If you are holding on to shares that are still trading at paper loss, you can sell it at best price possible. It doesn’t have to go above your cost. If you think that the stock has nothing good to offer and it is not going anywhere amidst the  bullish market environment, then make a decision to cut your losses and minimize the damage.

As a rule of thumb, cut your losses when your investment has already lost 7 to 8 percent from your purchase price. If you cut your losses at 15 percent, you will need the stock to recover by 18% to break even.  If you sell your stock at 50 percent loss, you will need the stock to recover by 100 percent  just to break even.

There are growing risks that indicate that the market may be on its way to correct soon.  Because of so much money that is flowing into the market brought about by lower interest rates, investing in Philippine stocks has been more of liquidity driven rather than fundamentals driven.  The excess liquidity in the system has been propelling the market to euphoric levels.  Market players have turned into speculators from investors. When people start to ignore high P/E valuations and buy up stocks like crazy, trouble is not far behind. Sooner or later, this market bubble is going to burst and many people will be rushing to get out of the market.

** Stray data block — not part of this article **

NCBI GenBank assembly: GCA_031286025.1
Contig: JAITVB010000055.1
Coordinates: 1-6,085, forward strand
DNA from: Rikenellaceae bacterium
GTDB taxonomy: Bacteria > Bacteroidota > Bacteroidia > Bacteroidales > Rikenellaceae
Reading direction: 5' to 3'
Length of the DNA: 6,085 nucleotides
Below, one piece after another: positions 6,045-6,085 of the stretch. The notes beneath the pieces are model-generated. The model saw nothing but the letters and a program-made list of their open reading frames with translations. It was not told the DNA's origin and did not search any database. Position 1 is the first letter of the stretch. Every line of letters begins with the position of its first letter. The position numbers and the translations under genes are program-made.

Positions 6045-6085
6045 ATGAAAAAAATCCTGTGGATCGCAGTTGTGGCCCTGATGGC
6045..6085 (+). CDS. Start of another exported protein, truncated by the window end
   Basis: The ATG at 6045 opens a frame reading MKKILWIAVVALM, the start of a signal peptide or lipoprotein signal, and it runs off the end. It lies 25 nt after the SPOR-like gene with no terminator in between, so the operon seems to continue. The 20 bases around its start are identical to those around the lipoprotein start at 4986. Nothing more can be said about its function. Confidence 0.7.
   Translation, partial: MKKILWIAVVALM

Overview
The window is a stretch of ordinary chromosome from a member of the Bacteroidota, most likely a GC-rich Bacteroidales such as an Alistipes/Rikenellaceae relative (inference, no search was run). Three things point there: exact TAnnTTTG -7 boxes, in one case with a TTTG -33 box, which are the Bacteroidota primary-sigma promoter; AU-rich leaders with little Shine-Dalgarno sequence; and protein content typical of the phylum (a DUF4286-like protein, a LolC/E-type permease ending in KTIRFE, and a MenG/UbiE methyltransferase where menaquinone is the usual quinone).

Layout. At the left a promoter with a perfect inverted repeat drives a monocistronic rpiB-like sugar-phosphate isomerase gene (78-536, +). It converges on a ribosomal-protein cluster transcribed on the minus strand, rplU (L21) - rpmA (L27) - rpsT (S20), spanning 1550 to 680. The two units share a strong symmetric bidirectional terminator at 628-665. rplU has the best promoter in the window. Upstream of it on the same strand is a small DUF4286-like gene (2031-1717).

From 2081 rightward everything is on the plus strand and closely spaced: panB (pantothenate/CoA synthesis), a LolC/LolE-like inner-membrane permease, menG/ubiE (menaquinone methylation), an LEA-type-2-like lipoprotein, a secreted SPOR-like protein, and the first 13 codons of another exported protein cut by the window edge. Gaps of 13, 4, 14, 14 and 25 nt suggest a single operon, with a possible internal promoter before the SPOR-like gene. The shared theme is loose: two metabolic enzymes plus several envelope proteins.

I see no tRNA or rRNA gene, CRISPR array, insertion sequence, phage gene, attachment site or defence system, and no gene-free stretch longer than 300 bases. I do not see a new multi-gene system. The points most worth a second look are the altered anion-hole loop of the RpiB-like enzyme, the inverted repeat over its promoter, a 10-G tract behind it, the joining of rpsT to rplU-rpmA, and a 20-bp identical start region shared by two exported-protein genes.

As we approach the end of the first quarter, it will be interesting to see how the quarterly earnings results will turn out next month. A quick sampling of the top index stocks with at least 20x P/E and above shows that the average expected earnings growth rate this year is 23 percent. Will the first quarter earnings results align with market expectations? That is something to watch out for. If the results turn out to be disappointing, then expect the market to fall. Share prices will be falling until market adjusts to a lower P/E target.

Another risk to look out for is inflation. Declining inflation from 4.6 percent in 2011 to 3.1 percent last year helped push stock prices up. The low inflation environment is a  key factor that makes the market willing to pay a premium for market P/E  because there is a perception of quality in earnings growth. The growth that is not artificially caused by inflation, because it is low but by real demand.